United States District Court, E.D. Louisiana
ORDER AND REASONS
E. FALLON United States District Judge
before the Court is pro se Defendant's motion to
vacate, set aside, or correct sentence under 28 U.S.C. §
2255, and his motion for appointment of
counsel. Rec. Doc. 68. He bases the request for
relief on Johnson v. United States, 135 S.Ct. 2551
(2015), in which the Supreme Court held that the residual
clause of the Armed Career Criminal Act (“ACCA”),
18 U.S.C. § 924(e), was unconstitutionally vague. The
Government opposes Defendant's position. Rec. Doc. 77.
Having considered the parties' submissions and applicable
law, the Court now issues this Order and Reasons.
RELEVANT PROCEDURAL HISTORY
November 2004, Jefferson pleaded guilty to a five-count
superseding bill of information charging violations of the
Controlled Substances Act and Gun Control Act, 18 U.S.C.
§§ 922(g), 924(c) and 841. See Rec. Doc.
29. Specifically, Jefferson entered a guilty plea as to being
a felon in possession of a firearm - a Smith & Wesson 9mm
(Count 1); being a felon in possession of a firearm - Bryco
9mm (Count 2); possession of a firearm in furtherance of a
drug trafficking crime (Count 3); distribution of a quantity
of cocaine base (Count 4); and being a felon in possession of
a firearm - Yugoslavian SKS (Count 5). Jefferson pleaded
guilty to a stipulated term of no more than 20 years'
imprisonment pursuant to Federal Rule of Criminal Procedure
11(c)(1)(C). Rec. Doc. 30 at 2-3. Nonetheless, at
Jefferson's March 2006 sentencing, the Court rejected the
agreed-upon sentence but accepted the guilty plea in all
other aspects. See Rec. Doc. 57. Jefferson decided to proceed
with sentencing. See Rec. Doc. 57. The Court
sentenced Jefferson to a term of 248 months'
imprisonment. See Rec. Doc. 58 at 2. Jefferson did
not file a direct appeal.
2016, less than one year after the United States Supreme
Court's decision in Johnson, Jefferson filed the
instant § 2255 motion. See Rec. Doc. 68 at 2.
Jefferson's motion appears timely. See 28 U.S.C.
§ 2255(f)(3); see also Welch v. United States,
136 S.Ct. 1257, 1268 (2016) (stating that
“Johnson announced a substantive rule that has
retroactive effect in cases on collateral review”). In
his motion, Jefferson argues that 18 U.S.C. §§
922(g) and 924(c) are unconstitutionally vague after
Johnson. See Rec. Doc. 68 at 1. Moreover,
Jefferson argues that “it was not reasonable for [him]
to have foreseen, at the time the [plea] agreement was made,
that the Supreme Court would later rule applicable
definitions of the crime [he] pleaded guilty to
unconstitutional.” Rec. Doc. 78. He further requests
assistance of counsel for the instant proceeding.
response, the Government argues (1) Defendant waived his
right to contest his conviction and sentence in this type of
post-conviction proceeding; (2) Defendant's claims are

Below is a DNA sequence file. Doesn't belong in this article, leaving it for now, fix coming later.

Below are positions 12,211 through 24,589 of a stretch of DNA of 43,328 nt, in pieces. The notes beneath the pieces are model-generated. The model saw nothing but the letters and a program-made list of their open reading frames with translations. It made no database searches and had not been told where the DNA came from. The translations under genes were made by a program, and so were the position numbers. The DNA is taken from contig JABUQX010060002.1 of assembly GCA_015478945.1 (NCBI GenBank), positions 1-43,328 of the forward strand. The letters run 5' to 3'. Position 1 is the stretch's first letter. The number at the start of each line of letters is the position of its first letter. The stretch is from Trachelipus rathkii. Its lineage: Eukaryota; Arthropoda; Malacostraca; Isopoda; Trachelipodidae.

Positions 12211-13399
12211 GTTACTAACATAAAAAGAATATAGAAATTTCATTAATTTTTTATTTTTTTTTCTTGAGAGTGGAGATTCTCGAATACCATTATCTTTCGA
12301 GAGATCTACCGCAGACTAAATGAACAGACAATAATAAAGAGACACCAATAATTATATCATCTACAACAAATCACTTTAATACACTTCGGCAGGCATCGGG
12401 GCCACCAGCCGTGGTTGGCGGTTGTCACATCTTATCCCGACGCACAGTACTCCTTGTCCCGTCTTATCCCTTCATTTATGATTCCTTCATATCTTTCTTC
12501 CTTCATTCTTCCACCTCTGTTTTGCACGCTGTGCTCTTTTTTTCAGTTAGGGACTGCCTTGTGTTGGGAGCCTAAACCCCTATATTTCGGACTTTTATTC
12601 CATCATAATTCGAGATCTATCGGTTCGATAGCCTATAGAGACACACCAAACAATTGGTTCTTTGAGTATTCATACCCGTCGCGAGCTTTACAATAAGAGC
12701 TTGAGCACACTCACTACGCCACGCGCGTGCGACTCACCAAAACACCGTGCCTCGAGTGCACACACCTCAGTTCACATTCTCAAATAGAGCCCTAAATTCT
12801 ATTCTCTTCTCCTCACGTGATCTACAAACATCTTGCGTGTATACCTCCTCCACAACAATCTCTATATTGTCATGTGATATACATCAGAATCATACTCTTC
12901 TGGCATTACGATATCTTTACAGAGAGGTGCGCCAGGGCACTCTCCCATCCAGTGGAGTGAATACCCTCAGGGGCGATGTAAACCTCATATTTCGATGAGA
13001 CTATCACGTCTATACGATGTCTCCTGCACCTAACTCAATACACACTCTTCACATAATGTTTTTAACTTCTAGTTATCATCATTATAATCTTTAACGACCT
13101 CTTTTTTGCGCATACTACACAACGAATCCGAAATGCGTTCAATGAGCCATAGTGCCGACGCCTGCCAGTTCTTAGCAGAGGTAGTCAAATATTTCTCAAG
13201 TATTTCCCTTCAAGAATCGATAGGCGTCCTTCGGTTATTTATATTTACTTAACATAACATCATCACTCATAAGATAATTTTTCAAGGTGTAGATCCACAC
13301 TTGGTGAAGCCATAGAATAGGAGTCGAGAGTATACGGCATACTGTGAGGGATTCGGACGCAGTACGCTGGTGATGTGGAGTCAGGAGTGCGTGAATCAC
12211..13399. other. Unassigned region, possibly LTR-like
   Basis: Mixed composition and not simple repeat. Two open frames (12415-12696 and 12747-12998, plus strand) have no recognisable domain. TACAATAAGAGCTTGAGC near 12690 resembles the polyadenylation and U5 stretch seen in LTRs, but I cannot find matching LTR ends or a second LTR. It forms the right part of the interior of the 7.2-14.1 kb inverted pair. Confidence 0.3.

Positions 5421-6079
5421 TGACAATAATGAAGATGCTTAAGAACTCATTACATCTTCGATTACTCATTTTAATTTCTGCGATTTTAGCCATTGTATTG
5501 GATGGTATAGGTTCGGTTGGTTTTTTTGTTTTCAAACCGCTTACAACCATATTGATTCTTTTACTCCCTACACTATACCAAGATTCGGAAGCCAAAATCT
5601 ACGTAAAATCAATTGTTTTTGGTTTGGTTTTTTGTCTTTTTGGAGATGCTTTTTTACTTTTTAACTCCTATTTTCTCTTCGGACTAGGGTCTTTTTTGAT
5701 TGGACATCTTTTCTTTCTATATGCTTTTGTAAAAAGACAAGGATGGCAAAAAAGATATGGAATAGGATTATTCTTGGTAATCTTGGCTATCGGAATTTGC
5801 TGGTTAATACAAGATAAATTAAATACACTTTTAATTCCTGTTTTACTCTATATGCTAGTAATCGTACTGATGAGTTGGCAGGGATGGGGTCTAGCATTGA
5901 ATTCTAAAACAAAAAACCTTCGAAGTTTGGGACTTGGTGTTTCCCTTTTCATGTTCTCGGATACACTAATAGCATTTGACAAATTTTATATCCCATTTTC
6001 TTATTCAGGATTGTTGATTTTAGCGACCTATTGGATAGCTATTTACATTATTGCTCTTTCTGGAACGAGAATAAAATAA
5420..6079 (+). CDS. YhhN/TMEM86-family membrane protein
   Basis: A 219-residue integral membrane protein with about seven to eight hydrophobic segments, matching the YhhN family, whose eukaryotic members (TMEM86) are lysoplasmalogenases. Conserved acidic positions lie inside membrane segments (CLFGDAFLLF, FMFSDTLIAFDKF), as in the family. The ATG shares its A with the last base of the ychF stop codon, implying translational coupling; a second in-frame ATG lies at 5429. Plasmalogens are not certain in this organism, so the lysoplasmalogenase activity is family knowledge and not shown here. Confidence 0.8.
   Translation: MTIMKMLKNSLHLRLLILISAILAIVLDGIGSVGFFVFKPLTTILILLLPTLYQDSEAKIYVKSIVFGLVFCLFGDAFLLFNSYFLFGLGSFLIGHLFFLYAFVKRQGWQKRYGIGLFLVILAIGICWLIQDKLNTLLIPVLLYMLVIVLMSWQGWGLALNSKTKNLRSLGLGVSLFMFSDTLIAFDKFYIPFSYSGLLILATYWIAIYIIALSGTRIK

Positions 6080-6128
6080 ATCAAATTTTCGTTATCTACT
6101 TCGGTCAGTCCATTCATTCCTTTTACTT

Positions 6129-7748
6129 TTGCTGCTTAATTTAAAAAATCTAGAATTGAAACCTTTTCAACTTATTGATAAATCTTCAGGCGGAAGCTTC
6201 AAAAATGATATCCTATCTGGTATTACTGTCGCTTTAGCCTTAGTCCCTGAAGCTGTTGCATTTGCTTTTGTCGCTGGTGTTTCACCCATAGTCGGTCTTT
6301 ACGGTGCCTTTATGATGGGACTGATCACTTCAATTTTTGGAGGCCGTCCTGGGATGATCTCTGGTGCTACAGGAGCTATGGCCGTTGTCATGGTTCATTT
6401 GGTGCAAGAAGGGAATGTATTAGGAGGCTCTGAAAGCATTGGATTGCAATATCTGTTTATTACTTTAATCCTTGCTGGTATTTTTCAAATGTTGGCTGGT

procedurally barred; and (3) even if Defendant's claims
were not waived or procedurally barred, Defendant's
Johnson claims fails on the merits. See
Rec. Doc. 77.
instant opinion addresses Defendant's motion and the
28 U.S.C. § 2255, a federal prisoner may move the court
that imposed his sentence to vacate, set aside or correct the
sentence. 28 U.S.C. § 2255(a). Section 2255 identifies
only four bases on which the motion may be made: (1) the
sentence was imposed in violation of the Constitution or laws
of the United States; (2) the court was without jurisdiction
to impose the sentence; (3) the sentence exceeds the
statutory maximum sentence; or (4) the sentence is
“otherwise subject to collateral attack.”
Id.; see also United States v. Placente, 81
F.3d 555, 558 (5th Cir. 1996). A claim of error that is
neither constitutional nor jurisdictional is not cognizable
in a section 2255 proceeding unless the error constitutes a
“fundamental error” that “renders the
entire proceeding irregular or invalid.” United
States v. Addonizio, 442 U.S. 178, 185 (1979).
petitioner bears the burden of establishing his claims of
error by a preponderance of the evidence. Wright v.
Bondurant, 689 F.2d 1246, 1251 (5th Cir. 1982). If the
Court finds that the prisoner is entitled to relief, it
“shall vacate and set the judgment aside and shall
discharge the prisoner or resentence him or grant a new trial
or correct the sentence as may appear appropriate.” 28
U.S.C. § 2255(b).
Defendant's Claims Are Waived.
Government argues the Defendant's § 2255 motion
should be dismissed because he waived his right to
collaterally challenge his conviction and sentence. A
defendant's waiver of his statutory right to collaterally
challenge his conviction with a motion to vacate, set aside,
or correct sentence under 28 U.S.C. § 2255, like a
waiver by a defendant of his right to appeal, is generally
enforceable if the waiver is both knowing and voluntary.
See United ...